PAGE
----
SURPRISE, Ariz. -- The Rangers have a voidable option in Adrian Beltre's six-year contract. If he does not reach 586 plate appearances this season, the Rangers could void Beltre's contract in 2016 and make him a free agent.
Beltre said he isn't worried about that. General manager Jon Daniels doesn't want him to be worried and is considering eliminating the clause so that it does not become an issue.
"It's a possibility," Daniels said after Beltre arrived in camp on Sunday. "We would like Adrian to finish his career as a Ranger. He's got the option for next year. We'll address that relatively soon. I don't want that to be a distraction or a story as we go through the year."
Beltre said he wants to remain with the Rangers as long as they are still trying to win. If they go into a rebuilding mode at some point, Beltre would prefer to go somewhere else to fulfill his dream of winning a World Series.
"It all depends," Beltre said. "I'm comfortable here, I like the city and the fans. They have been great to me. It's a great spot for me. I can't say enough how appreciative I am of the fans and the city of Arlington.
"But it all depends. My mindset for my last two, three, four years is to win. If this team shows it wants to win, I don't want to go anywhere else. If they go a different route, I would have to think about it."
Beltre signed a six-year, $96 million contract with the Rangers before the 2011 season. The clause in question states the Rangers can void the contract if he does not get 1,200 plate appearances in 2014-15 or 600 plate appearances in 2015. He had 614 in 2014.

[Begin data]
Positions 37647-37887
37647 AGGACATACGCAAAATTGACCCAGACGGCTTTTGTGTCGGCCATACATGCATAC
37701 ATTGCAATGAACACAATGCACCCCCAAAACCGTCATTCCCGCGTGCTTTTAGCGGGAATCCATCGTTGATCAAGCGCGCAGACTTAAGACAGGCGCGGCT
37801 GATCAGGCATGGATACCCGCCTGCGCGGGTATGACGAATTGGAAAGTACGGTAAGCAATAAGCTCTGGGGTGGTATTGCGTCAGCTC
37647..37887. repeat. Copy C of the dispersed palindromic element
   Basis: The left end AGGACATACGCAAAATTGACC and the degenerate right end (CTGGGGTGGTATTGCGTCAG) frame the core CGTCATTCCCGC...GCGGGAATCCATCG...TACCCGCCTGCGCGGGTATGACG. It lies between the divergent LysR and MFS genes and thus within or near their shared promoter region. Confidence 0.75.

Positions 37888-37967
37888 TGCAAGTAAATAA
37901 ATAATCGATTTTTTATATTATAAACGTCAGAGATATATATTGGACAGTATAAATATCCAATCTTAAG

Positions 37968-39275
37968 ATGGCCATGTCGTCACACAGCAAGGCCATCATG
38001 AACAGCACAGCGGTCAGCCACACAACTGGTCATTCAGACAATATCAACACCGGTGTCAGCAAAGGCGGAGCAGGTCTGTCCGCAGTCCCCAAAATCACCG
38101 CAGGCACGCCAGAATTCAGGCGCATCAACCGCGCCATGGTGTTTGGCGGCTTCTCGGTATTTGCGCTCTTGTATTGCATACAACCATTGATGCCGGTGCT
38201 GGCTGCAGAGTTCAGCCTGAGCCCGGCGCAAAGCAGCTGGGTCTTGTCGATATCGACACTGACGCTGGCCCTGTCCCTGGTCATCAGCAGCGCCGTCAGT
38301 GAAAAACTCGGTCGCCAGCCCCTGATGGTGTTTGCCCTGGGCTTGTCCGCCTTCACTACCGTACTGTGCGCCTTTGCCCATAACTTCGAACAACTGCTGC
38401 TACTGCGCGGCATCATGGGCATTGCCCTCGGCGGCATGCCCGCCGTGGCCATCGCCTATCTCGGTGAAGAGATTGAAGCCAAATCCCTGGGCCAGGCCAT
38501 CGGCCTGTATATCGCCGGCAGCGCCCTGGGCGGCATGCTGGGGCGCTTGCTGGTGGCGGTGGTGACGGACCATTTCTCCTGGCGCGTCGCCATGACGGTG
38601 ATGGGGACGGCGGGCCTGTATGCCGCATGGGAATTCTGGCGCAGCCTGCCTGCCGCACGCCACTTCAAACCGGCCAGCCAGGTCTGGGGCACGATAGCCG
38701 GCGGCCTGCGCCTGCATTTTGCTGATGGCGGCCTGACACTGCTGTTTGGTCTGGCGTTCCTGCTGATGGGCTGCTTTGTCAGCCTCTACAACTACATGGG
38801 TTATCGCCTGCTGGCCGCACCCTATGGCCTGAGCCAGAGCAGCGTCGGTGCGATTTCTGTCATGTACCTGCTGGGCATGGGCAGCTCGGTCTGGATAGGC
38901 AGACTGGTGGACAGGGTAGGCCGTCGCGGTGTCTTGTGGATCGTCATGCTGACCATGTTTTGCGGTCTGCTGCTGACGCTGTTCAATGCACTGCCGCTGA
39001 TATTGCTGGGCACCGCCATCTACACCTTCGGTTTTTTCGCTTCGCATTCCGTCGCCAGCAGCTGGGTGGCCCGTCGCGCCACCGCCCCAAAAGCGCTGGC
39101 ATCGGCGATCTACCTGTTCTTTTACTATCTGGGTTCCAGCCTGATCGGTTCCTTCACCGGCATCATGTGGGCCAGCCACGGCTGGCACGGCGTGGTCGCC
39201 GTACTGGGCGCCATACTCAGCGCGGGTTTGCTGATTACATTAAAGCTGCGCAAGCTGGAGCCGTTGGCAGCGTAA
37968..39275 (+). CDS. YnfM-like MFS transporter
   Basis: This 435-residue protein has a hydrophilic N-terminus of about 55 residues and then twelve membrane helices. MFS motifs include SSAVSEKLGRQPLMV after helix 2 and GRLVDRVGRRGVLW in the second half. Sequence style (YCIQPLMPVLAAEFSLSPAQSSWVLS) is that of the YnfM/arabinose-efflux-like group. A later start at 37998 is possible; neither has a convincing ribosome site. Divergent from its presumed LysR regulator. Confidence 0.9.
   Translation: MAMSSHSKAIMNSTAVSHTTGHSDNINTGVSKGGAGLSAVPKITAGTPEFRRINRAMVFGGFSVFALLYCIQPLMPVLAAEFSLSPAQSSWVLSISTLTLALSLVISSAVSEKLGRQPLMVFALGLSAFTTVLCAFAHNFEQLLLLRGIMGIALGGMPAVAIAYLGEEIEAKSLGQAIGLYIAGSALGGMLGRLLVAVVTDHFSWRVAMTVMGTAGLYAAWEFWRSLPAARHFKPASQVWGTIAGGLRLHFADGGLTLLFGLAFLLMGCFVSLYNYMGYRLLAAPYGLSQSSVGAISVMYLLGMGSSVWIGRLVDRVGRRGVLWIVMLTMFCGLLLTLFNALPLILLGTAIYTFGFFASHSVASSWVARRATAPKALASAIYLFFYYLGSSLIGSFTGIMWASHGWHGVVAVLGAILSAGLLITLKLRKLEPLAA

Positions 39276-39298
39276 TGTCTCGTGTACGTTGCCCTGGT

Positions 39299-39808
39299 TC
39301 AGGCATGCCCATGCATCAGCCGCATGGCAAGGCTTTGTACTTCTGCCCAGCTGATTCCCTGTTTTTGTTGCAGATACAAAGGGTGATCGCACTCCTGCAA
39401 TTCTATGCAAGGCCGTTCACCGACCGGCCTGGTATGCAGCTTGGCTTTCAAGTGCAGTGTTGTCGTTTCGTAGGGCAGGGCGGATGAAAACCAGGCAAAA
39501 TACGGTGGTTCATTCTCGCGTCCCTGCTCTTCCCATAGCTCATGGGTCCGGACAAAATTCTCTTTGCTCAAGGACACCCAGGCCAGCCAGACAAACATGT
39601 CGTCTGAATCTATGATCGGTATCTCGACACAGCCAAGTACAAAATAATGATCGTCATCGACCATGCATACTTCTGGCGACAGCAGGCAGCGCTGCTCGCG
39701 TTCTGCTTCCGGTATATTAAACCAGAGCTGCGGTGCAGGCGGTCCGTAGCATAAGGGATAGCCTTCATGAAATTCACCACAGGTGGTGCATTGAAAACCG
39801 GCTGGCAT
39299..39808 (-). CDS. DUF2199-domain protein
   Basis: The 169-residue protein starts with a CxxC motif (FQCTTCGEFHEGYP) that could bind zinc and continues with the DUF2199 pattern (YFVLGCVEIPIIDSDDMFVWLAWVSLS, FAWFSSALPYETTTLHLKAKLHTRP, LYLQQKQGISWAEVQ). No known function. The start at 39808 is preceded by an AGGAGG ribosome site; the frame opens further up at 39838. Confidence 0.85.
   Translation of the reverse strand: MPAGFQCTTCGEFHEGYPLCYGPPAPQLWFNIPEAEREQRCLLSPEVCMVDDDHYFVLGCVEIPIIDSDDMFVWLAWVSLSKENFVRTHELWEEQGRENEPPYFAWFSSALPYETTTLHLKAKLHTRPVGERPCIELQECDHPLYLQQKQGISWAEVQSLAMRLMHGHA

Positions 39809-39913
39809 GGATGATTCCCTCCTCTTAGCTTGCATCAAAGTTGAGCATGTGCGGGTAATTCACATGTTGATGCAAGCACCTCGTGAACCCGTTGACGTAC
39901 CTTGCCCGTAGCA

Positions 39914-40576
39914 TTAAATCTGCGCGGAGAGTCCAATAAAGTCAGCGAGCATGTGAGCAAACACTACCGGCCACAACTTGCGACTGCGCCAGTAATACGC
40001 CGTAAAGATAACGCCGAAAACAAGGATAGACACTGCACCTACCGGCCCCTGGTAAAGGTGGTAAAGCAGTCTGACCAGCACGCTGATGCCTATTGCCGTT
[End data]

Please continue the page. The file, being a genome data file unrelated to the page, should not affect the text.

If the Rangers do bring Beltre back in 2016, he can still be a free agent after that season. He turns 36 on April 7. The age is a concern, but Beltre has been playing his best baseball since turning 30 and getting away from playing in pitcher-friendly Safeco Field.
In the five years since Beltre left the Mariners and signed his one-year deal with the Red Sox in 2010, he has hit .316 with a .535 slugging percentage. That ranks third in batting average among players with at least 2,000 at-bats since 2010, and sixth in slugging percentage.
"He's just a unique player," Daniels said. "You're talking about a guy performing at the top of his game in what's conventionally thought are the later years of the career. He seems to be getting better. There aren't a lot of comps when you look at that. Most of them are Hall of Famers."
Health is still an issue. Beltre missed two weeks in April with a strained left quad muscle last season. He still ended up playing in 148 games, but keeping his legs healthy is a constant trial, especially if he is going to stay at third base.
"I still feel the same as five years ago," Beltre said. "It all depends, every season is different. My main focus is to find a way to keep my body healthy for 162 games."
If he is able to do that, the Rangers certainly want to keep him through 2016 and beyond.
"Absolutely," manager Jeff Banister said. "A player of that stature and experience, the things he has done in baseball, [he is] a future Hall of Famer. Everything about him exudes teammate, championship player, do whatever the organization wants him to do. He leads with his style of play."